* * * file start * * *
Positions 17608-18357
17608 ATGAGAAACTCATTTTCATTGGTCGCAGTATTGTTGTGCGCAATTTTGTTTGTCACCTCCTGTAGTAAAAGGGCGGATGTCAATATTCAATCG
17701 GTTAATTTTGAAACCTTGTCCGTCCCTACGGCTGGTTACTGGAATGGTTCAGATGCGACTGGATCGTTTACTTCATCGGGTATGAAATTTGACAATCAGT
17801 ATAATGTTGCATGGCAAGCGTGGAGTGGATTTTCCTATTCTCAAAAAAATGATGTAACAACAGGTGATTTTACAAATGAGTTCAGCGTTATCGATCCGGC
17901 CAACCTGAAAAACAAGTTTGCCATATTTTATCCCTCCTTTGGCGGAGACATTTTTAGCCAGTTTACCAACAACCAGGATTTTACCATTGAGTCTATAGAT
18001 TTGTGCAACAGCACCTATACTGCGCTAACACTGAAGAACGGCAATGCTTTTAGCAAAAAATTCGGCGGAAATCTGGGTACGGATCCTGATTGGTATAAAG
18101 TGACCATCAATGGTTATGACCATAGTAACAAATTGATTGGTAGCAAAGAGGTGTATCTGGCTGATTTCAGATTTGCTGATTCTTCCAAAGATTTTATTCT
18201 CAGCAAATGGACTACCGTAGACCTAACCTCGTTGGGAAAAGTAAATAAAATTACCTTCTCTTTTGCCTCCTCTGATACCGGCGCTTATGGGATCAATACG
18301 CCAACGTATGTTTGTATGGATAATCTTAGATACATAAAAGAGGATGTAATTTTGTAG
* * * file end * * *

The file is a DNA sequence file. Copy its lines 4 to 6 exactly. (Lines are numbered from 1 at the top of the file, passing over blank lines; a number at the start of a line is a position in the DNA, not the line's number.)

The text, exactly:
17801 ATAATGTTGCATGGCAAGCGTGGAGTGGATTTTCCTATTCTCAAAAAAATGATGTAACAACAGGTGATTTTACAAATGAGTTCAGCGTTATCGATCCGGC
17901 CAACCTGAAAAACAAGTTTGCCATATTTTATCCCTCCTTTGGCGGAGACATTTTTAGCCAGTTTACCAACAACCAGGATTTTACCATTGAGTCTATAGAT
18001 TTGTGCAACAGCACCTATACTGCGCTAACACTGAAGAACGGCAATGCTTTTAGCAAAAAATTCGGCGGAAATCTGGGTACGGATCCTGATTGGTATAAAG